Spring Hill produces the engines for vehicles assembled at nine plants as far afield as Mexico, including Silverado and Sierra pickups. It’s a big money maker for GM that amplifies the company’s financial pain after workers walked off the job last week in Arlington, Texas, where full-size SUVs including the Tahoe and Suburban are produced. Vehicles assembled at the Spring Hill plant now joining the strike include the electric Cadillac Lyriq, GMC Acadia and Cadillac crossover SUVs.

Presidents of the Ford union locals voted unanimously in Detroit on Sunday to endorse that tentative contract after UAW President Shawn Fain explained its details, the union tweeted.

As he explained the particulars to the full membership in a later livestream, Fain, along with Chuck Browning, the UAW vice president, said the deal represents a “historical inflection point” for reviving union power in an America where “we were being left behind by an economy that only works for the billionaire class.”

“UAW members at Ford will receive more in straight general wage increases over the next 4 1/2 years than we have over the last 22 years combined,” Browning said.

Fain called the deal “a turning point in the class war that has been raging in this country for the past 40 years.”

The Ford and Stellantis pacts, which would run until April 30, 2028, include 25% in general wage increases for top assembly plant workers, with 11% coming once the deal is ratified.

The Ford agreement revives cost-of-living adjustments that the UAW agreed to suspend in 2009 during the Great Recession.

At Stellantis, workers get cost-of-living pay that would bring raises to a compounded 33%, with top assembly plant workers making more than $42 per hour. Top-scale workers there now make around $31 per hour.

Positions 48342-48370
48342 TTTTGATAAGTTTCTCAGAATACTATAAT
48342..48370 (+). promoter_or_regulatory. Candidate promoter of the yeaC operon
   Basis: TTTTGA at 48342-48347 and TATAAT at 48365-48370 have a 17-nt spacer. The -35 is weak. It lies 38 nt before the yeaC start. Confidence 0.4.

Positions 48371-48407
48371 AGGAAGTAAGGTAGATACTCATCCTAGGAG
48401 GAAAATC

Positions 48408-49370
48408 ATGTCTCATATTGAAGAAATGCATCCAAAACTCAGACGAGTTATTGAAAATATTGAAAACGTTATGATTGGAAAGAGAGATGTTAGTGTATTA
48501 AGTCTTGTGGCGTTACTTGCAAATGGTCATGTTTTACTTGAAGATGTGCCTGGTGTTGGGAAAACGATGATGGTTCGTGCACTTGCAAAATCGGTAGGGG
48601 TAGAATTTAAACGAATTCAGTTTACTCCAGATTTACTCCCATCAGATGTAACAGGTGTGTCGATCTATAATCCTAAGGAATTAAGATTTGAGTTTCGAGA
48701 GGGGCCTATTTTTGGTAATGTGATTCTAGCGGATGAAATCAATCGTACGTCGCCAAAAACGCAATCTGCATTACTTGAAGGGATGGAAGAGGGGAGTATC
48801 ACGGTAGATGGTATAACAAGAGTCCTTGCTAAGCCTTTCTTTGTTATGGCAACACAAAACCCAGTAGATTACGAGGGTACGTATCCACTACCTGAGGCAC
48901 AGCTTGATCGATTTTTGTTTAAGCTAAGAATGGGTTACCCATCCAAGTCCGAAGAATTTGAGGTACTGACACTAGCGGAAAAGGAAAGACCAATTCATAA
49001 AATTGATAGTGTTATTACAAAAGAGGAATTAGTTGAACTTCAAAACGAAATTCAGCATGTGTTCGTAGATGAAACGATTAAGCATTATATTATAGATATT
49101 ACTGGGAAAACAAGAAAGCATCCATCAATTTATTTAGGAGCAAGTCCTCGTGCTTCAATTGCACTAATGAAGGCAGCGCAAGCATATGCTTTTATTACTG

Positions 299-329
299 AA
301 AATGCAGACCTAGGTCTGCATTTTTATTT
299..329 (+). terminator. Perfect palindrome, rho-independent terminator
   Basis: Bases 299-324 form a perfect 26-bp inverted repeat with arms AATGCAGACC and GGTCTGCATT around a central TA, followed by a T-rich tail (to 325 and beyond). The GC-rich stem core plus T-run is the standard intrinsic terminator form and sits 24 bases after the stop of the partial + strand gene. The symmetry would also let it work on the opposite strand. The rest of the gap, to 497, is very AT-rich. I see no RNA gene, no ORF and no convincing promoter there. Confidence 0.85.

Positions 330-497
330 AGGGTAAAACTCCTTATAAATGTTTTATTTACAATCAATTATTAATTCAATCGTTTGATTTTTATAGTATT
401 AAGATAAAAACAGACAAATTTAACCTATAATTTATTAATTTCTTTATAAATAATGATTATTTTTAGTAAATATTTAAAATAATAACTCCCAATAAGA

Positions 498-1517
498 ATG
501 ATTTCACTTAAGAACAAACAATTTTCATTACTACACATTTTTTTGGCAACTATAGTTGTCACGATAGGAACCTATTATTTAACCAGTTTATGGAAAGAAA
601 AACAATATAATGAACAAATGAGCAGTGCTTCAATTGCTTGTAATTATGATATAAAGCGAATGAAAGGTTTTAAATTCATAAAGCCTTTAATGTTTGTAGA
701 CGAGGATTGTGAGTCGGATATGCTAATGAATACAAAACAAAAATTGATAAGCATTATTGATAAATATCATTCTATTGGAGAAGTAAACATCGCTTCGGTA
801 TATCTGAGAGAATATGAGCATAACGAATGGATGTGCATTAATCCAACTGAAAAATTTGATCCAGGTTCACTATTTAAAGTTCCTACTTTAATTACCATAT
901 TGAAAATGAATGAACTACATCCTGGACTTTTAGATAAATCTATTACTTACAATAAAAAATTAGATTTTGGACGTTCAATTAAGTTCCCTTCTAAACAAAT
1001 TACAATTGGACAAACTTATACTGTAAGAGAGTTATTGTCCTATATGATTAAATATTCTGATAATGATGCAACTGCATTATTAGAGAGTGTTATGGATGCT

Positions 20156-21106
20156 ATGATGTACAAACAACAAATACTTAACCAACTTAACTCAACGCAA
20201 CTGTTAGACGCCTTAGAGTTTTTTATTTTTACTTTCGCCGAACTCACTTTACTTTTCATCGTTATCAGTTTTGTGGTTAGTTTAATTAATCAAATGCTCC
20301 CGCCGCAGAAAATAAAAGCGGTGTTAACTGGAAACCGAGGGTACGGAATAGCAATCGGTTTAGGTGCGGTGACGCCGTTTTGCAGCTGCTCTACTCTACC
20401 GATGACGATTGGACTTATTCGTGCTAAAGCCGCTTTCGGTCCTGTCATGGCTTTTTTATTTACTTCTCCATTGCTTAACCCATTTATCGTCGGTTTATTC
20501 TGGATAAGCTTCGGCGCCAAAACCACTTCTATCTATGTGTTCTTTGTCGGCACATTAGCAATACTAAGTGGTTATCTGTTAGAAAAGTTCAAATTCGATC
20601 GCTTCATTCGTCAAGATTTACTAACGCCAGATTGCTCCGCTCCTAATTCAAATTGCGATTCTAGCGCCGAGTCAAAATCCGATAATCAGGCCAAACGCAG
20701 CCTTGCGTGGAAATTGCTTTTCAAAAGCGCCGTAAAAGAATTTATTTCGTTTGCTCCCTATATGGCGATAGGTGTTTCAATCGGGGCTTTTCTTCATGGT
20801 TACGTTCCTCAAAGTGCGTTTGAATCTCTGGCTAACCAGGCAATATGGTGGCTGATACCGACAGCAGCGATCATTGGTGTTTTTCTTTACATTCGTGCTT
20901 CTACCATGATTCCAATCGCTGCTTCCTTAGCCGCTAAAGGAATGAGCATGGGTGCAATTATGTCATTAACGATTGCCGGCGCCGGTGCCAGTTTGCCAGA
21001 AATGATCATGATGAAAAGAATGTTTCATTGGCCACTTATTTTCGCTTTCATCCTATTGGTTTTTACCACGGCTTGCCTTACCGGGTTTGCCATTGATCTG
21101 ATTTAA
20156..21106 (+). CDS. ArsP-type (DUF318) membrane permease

Gordon, the University of Michigan professor, said the Stellantis deal “shows that the car companies feel they are at the mercy of the UAW, that the UAW is not going to give any mercy.”

Starting wages for new Stellantis hires will rise 67% including cost-of-living adjustments to over $30 per hour. Temporary workers will get raises of more than 165%, while workers at parts centers will get an immediate 76% increase if the contract is ratified.

Like the Ford agreement, it will take just three years for new workers to get to the top of the assembly pay scale, the union said. Similarly, the union won the right to strike over plant closures.

Bruce Baumhower, president of the local union at a large Stellantis Jeep factory in Toledo, Ohio, that had been on strike since September, said he expected workers to vote to approve the deal because of pay raises including the immediate 11% raise on ratification. “It’s a historic agreement as far as I’m concerned.”

The UAW began targeted strikes against all three automakers on Sept. 15 after its contracts with the companies expired. At the peak, about 46,000 UAW workers were on strike — about one-third of the union’s 146,000 members at all three companies.


Bajak reported from Boston. AP writers John Raby in Charleston, West Virginia, Corey Williams in Sterling Heights, Michigan, and Haleluya Hadero in Jersey City, New Jersey, contributed to this report.

WLNS also contributed to this story.